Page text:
Handle 102 includes a longitudinal opening 104 through which a sliding mechanism 106 slides proximally (towards the clinician) and distally (towards the treatment site). Sliding mechanism 106 is coupled to a proximal end of link 332. A distal end of link 332 is coupled to an anchor joint 334 of distal outer shaft 116.
Catheter 100 is advanced through the vasculature with distal outer shaft 116 in a distal position. When catheter 100 reaches the treatment site an operator slides sliding mechanism 106 proximally. As sliding mechanism 106 longitudinally slides, link 332 is pulled in a proximal direction, thereby sliding distal outer shaft 116 in a proximal direction. Since distal outer shaft 116 holds self-expanding stent 230 in a collapsed state, retracting distal outer shaft 116 mechanically deploys self-expanding stent 230. Handle 102 and sliding mechanism 106 may be made from a thermoformed or injection-molded thermoplastic material, for example, acrylonitrile-butadiene-styrene (ABS), a high density polyethylene or polycarbonate.
The distal end of handle 102 is coupled to a proximal end of proximal shaft 108 via a heat or ultrasonic weld or an adhesive treatment as would be known to one of ordinary skill in the art. With reference to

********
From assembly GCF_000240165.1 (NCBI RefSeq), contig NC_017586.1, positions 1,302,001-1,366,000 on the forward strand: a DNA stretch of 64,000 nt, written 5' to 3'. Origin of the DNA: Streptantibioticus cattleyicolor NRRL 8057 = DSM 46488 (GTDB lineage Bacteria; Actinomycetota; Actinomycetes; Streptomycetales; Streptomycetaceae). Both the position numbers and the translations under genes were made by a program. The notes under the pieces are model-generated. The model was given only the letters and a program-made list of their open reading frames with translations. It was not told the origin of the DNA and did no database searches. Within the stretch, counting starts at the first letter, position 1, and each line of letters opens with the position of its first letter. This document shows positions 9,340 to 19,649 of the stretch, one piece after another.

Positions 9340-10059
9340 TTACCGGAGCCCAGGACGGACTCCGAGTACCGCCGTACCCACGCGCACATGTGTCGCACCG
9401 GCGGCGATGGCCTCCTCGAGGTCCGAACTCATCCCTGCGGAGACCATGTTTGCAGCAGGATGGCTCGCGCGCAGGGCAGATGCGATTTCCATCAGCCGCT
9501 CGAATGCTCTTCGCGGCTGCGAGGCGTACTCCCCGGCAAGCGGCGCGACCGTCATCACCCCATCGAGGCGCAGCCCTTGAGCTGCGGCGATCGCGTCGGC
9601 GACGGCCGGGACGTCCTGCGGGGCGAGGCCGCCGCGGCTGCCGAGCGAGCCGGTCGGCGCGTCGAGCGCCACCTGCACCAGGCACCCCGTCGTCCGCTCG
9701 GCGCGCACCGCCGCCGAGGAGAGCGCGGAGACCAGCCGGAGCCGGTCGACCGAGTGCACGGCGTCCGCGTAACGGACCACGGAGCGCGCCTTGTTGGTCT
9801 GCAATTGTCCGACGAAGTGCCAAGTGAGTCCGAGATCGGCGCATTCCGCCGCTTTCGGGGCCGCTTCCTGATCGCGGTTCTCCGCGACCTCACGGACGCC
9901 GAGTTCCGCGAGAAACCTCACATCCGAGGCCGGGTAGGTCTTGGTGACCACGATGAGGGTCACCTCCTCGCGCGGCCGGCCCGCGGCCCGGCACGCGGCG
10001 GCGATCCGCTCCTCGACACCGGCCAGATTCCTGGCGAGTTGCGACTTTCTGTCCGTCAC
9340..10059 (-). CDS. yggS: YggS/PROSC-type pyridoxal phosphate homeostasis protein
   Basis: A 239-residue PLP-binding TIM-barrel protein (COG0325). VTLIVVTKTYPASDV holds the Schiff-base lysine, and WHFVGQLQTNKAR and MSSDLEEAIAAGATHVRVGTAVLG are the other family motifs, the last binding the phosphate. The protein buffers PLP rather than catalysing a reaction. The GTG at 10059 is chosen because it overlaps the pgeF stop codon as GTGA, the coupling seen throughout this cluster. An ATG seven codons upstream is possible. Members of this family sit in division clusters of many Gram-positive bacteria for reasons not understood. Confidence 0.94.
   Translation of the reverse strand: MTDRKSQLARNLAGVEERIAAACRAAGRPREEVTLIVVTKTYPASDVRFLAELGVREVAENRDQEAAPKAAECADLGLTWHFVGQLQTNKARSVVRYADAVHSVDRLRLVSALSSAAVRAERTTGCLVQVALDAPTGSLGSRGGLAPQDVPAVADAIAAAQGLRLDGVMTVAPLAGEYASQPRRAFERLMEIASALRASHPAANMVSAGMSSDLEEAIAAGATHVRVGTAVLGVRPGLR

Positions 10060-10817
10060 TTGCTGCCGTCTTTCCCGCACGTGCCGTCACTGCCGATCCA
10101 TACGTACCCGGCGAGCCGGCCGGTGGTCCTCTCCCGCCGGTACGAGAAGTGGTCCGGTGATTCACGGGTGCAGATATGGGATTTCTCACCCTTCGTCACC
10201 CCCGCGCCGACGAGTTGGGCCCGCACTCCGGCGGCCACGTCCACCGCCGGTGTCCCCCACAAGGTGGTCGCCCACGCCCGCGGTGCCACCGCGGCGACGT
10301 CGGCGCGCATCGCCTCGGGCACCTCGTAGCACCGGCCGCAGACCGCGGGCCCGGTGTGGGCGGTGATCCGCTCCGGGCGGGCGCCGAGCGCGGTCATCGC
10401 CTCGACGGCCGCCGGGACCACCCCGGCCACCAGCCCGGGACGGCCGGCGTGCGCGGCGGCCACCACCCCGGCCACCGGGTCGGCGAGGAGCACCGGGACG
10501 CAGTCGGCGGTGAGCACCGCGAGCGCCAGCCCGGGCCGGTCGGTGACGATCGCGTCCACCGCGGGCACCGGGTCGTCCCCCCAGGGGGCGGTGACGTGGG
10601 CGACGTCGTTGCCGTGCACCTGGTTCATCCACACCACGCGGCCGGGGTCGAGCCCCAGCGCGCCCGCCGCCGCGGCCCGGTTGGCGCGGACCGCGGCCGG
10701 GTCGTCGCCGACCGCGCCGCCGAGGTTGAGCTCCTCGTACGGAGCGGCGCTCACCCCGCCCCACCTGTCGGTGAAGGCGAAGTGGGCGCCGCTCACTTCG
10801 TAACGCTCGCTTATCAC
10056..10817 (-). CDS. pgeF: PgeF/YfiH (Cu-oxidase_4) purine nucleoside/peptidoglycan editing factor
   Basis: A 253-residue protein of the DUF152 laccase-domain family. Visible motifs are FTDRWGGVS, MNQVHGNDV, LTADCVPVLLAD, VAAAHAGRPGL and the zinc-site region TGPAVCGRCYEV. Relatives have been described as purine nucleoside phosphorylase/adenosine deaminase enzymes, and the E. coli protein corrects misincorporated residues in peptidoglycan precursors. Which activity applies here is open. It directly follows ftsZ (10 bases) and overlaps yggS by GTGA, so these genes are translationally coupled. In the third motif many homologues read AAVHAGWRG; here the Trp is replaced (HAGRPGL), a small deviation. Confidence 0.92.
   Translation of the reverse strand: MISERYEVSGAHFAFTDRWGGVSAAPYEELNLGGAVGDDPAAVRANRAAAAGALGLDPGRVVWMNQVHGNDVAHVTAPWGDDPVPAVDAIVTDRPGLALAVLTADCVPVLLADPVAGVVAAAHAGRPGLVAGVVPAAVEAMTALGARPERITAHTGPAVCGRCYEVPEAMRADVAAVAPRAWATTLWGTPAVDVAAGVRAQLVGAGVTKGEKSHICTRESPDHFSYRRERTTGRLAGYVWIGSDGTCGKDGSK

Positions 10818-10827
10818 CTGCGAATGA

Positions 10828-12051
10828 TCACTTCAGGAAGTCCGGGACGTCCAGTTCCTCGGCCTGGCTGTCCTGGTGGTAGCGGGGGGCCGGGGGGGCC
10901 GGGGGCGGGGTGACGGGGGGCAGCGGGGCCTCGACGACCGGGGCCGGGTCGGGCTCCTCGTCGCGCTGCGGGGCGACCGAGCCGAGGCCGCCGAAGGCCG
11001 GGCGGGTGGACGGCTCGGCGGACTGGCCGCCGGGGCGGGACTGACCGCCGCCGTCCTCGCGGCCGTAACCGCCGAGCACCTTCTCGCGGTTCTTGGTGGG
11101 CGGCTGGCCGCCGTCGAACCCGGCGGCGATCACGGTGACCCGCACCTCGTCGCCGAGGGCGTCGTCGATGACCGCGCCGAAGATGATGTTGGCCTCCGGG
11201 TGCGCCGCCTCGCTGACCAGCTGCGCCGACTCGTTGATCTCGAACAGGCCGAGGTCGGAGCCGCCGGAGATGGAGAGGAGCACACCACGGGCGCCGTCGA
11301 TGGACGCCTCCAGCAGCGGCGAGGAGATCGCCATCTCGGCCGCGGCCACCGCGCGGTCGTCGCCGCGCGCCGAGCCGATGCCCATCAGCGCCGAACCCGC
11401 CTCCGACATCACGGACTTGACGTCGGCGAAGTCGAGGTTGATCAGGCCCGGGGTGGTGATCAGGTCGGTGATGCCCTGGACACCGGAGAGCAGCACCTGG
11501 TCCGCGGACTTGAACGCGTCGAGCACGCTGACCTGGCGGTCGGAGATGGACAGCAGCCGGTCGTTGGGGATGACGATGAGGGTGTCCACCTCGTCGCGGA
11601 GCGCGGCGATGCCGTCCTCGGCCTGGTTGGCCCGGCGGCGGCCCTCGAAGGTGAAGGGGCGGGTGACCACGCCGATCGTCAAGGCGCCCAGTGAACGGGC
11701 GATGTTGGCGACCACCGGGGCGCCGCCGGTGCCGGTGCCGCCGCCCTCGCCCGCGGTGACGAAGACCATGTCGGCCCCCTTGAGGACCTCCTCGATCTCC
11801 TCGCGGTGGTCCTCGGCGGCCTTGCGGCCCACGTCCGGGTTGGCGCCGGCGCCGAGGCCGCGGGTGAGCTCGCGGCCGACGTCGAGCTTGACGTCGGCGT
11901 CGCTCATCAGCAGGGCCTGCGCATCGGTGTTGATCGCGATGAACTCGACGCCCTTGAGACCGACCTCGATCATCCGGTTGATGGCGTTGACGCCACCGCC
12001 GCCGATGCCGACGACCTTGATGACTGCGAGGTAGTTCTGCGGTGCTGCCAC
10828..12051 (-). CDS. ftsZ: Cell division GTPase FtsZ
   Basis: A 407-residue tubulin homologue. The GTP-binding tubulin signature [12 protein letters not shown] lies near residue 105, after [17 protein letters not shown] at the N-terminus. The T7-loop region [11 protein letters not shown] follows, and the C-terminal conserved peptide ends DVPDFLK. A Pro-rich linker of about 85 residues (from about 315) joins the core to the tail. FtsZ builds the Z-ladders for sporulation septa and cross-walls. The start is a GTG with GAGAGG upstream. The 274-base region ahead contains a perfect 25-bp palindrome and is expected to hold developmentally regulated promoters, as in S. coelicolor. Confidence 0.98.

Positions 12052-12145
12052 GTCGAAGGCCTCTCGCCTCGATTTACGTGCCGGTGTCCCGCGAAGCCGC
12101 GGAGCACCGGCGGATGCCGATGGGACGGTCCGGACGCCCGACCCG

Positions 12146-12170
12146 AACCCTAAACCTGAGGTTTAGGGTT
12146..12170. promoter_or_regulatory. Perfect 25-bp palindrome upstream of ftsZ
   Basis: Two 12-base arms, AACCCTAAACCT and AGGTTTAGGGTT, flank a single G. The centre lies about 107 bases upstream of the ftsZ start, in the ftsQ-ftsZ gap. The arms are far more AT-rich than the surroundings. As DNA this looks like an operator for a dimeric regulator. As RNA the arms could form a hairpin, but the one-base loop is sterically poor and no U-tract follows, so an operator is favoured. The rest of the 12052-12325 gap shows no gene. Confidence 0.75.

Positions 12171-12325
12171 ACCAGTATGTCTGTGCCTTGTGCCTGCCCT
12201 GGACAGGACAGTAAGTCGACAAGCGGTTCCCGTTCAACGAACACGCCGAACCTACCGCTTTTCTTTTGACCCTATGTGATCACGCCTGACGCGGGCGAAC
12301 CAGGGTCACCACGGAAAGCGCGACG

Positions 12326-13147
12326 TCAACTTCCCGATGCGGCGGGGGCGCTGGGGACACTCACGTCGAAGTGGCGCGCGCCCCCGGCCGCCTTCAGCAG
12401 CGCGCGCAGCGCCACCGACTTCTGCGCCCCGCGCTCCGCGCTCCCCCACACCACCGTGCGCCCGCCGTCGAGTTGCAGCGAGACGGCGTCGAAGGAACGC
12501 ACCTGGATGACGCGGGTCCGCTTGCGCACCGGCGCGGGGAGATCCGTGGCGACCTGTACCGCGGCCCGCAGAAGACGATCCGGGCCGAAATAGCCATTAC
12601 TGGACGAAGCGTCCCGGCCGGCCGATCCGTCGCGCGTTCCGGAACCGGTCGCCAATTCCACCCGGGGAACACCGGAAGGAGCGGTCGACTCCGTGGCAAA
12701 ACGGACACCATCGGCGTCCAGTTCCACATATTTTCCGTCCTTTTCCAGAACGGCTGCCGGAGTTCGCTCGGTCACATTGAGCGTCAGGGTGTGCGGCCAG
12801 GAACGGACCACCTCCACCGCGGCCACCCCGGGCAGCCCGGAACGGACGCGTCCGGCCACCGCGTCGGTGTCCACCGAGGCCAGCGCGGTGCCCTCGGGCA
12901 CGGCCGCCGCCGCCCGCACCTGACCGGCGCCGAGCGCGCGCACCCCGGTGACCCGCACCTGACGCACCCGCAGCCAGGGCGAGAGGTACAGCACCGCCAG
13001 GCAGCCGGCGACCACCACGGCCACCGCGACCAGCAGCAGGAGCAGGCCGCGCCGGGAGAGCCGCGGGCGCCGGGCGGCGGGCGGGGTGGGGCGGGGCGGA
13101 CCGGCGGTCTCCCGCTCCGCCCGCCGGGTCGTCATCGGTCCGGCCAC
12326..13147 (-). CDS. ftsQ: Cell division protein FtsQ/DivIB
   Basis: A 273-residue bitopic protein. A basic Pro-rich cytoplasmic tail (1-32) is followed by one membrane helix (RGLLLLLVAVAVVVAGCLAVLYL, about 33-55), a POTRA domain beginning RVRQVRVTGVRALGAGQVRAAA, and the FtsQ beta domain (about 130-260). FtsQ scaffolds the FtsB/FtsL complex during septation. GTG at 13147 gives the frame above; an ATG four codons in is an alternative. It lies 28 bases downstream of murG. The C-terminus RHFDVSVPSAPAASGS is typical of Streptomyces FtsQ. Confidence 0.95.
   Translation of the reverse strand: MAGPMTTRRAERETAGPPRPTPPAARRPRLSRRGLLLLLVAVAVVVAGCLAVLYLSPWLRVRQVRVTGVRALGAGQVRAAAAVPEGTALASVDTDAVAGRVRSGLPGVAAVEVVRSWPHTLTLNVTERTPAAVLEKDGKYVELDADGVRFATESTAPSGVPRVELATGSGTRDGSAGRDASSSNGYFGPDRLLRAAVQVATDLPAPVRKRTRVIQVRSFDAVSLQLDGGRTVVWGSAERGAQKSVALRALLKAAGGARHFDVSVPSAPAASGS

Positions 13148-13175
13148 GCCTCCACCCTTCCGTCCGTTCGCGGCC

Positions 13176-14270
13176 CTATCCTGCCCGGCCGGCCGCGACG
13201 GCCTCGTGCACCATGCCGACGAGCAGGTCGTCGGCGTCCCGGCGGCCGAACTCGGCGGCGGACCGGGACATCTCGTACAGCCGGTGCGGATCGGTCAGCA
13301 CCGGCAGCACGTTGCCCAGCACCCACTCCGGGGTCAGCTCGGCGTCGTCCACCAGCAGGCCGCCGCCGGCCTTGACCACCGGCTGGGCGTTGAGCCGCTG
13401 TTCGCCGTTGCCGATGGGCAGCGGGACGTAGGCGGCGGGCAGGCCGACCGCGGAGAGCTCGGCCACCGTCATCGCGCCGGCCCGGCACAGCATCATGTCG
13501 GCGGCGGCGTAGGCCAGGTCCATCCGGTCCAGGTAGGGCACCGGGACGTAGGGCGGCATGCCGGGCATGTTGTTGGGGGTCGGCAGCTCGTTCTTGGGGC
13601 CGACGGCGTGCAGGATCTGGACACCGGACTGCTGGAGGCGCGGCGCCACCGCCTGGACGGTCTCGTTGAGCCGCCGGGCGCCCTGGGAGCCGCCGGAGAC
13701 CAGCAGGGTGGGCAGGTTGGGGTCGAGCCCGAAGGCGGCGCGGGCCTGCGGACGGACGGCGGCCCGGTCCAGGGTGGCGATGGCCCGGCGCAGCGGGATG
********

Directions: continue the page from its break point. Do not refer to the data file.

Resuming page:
Proximal shaft 108 may be, for example, an extruded, molded or thermoformed polymer, such as a nylon, high density polyethylene or PEBAX. Longitudinal guideway 110 may be formed, for example, using either a single, moveable blade, a “collet”-type arrangement of numerous blades, or by directional laser. Proximal shaft guidewire lumen 437 and link lumen 438 may have inside diameters of, for example, from about 0.015 inches to about 0.025 inches. Proximal shaft 108 may be, for example, oval in shape, with an outside diameter of about 0.030 inches to about 0.040 inches by about 0.055 inches to about 0.06 inches.
The distal end of proximal shaft 108 is attached to a proximal end of a distal inner shaft 224 and a spacer shaft 222. The shafts are bonded together using a heat or ultrasonic weld or an adhesive treatment as would be known to one of ordinary skill in the art. Support mandrels and/or wires may be placed within each shaft during bonding to ensure that the guidewire lumen 437 and link lumen 438 remain open during the bonding process and to provide a smooth transition between the lumens of proximal shaft and distal inner shaft 224.
Distal inner shaft 224 also includes a guidewire lumen 436. Guidewire lumen 436 runs longitudinally through distal inner shaft 224 and communicates with guidewire lumen 437 of proximal shaft 108. Distal inner shaft 224 may be manufactured, for example, by extruding, molding or thermoforming a polymer, such as nylon, high density polyethylene, or PEBAX. In another embodiment, distal inner shaft 224 includes a reinforcing component (not shown), such as a wire braid. Distal inner shaft 224 may have an inside diameter of, for example, about 0.015 inches to about 0.025 inches and an outside diameter of, for example, about 0.025 inches to about 0.030 inches.